Police or, in more serious cases, the DPP l have discretion as to whether a case should go all the way.
There has never been any police or DPP rule that every offence that is charged must be prosecuted to the full extent of the law.
In fact, when the prosecution continues to prosecute a flimsy case, they can be punished with court costs.
There is even a certain amount of discretion when it comes to whether a person should be charged with an offence in the first place.
Police must form a ‘suspicion on reasonable grounds’ that an offence has occurred before the press charges.
If a complaint is made, police will need to decide whether it is credible before they commence a prosecution.
There are certain areas of the law where police will tend to charge a person even if the complaint appears to be lacking in some respects. Two such areas are domestic violence and sexual offences.
After an offence has been charged, the decision as to whether the prosecution will continue all the way to a defended hearing or jury trial will be primarily governed by what is in the ‘public interest’.
Prosecution policy dictates that criminal proceedings should be withdrawn if:
- They do not have enough evidence that will be admissible in court to establish each element of the offence, or
- There is otherwise no reasonable chance of success in court, or
- There is any other reason why the offence should not be prosecuted.
The last category is the broadest, and the Prosecution Guidelines has a list of about 20 discretionary factors that must be considered when the decision is made as to whether or not to continue with a prosecution.
Broadly, these categories look at what kind of law was broken, the history and background of the defendant, and the interests of the community as well as the criminal justice system.
If the law is old, obsolete or the alleged offence was trivial or committed a long time ago, these are all good reasons for the prosecution to drop the charges. Any mitigating or aggravating factors will also be considered.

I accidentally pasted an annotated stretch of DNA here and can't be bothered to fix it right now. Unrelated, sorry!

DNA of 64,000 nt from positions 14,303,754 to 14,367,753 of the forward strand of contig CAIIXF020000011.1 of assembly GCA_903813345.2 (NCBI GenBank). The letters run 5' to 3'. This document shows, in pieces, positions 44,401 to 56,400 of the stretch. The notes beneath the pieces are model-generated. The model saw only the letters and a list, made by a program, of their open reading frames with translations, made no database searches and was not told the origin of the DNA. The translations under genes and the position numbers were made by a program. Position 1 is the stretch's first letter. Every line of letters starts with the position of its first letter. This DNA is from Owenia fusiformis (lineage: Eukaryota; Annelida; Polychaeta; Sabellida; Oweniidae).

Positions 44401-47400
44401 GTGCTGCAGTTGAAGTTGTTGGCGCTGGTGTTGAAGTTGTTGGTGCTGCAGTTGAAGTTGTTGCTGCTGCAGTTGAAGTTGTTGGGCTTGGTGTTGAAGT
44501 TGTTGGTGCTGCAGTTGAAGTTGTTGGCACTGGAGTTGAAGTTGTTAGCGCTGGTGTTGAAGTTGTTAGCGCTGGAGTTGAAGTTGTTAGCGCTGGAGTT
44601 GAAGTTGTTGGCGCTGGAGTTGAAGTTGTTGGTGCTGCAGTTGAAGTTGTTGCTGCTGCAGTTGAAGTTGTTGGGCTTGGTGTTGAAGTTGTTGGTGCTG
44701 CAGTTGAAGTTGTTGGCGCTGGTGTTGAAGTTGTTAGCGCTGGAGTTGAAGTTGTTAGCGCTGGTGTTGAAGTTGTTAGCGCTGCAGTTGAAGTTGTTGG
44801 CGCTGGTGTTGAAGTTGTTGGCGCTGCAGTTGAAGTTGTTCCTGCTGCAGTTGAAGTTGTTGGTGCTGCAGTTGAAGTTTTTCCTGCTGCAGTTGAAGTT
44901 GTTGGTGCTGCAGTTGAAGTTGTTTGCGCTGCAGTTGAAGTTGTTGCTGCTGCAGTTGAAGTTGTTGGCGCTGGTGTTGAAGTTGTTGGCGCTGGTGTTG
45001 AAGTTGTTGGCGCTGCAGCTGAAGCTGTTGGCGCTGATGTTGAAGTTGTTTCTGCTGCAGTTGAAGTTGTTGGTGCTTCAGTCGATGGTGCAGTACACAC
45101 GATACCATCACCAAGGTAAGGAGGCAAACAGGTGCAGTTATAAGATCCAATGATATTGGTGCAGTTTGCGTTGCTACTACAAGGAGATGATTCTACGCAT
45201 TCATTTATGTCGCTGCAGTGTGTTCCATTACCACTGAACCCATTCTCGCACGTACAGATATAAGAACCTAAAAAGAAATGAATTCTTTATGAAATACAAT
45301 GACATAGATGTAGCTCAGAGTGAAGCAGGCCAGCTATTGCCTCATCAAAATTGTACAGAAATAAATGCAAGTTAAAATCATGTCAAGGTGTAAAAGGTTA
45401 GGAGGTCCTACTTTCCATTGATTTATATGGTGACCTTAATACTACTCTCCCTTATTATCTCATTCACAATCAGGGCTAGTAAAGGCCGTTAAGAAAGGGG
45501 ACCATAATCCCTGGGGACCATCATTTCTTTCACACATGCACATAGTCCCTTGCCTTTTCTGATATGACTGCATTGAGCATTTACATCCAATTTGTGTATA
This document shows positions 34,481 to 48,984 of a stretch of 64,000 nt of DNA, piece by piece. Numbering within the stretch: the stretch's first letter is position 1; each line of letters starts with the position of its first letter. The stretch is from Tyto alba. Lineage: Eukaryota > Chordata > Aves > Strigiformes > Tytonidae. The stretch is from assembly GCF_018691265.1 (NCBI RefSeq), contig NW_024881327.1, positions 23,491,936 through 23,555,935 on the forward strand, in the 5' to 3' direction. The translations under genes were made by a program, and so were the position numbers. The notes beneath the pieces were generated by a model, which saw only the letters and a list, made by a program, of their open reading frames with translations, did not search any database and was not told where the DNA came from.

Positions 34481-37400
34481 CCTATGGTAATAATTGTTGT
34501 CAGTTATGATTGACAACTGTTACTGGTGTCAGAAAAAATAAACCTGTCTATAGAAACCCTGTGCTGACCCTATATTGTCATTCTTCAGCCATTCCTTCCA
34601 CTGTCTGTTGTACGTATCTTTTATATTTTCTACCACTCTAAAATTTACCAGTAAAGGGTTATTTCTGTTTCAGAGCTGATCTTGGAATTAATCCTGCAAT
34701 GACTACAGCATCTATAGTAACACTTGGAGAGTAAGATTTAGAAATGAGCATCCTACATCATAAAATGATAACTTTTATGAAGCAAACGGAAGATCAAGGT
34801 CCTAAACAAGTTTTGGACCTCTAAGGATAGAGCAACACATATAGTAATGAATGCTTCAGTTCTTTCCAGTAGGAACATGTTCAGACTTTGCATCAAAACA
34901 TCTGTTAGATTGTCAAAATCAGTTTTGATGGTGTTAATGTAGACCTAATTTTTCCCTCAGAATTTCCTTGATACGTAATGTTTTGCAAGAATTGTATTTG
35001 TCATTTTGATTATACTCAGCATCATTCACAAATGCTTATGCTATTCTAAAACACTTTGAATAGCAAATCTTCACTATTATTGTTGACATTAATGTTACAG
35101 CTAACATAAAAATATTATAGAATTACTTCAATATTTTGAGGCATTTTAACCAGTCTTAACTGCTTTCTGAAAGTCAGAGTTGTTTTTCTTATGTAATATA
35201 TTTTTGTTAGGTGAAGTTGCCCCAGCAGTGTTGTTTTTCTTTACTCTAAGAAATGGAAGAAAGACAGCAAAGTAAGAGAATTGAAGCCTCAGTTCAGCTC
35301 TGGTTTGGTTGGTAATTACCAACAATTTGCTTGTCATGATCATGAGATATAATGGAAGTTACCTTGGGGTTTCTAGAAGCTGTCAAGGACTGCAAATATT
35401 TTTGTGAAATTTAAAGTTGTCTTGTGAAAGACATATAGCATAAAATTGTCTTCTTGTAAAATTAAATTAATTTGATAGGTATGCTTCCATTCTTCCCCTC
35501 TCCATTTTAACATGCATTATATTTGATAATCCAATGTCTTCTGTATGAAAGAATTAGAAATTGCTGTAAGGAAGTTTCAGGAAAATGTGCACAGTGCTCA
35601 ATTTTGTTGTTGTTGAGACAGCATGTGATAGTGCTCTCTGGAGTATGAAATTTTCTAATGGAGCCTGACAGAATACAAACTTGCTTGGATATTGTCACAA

The prosecution can consider the background of the defendant, including age, maturity, intelligence, physical or mental health or disability. They can also include any previous criminal offences committed by that person.
If there are any alternatives to prosecution available, the prosecution should consider how effective they would be.
For minor offences (called ‘summary offences’), there is generally a statutory limitation of six months for taking action. After this time, you cannot be prosecuted or punished.
For more serious crimes, such as sexual assault and murder, there is no limitation period at all and offences can be charged years or even decades after they were allegedly committed.
The prosecution can drop charges at any time, so don’t think it is too late just because your case has been going for some time and you’ve already been to court for short court dates (called ‘mentions’)
One way to get the charges reduced or dropped is to write to the prosecution and argue that the evidence is not sufficient to prove the charges.
The prosecution can be the police, the DPP (Director of Public Prosecutions), the RMS, your local council or another prosecutor body.
If you can convince the prosecuting body that they won’t be able to prove the elements of the offence, or that they don’t have reasonable prospects of success due to a valid legal defence you may have, and/or that there are discretionary factors in your favour, then as a matter of policy they are required to withdraw the case.
This way, you can get on with your life without having to face the stress, anxiety and expense of a lengthy hearing or trial.
If the decision is made to prosecute anyway, and they lose in court, they may have to pay your legal costs.
If you are facing a criminal or traffic case, and you don’t feel that your lawyer is doing enough to get your case dropped, you may wish to speak with a lawyer who will.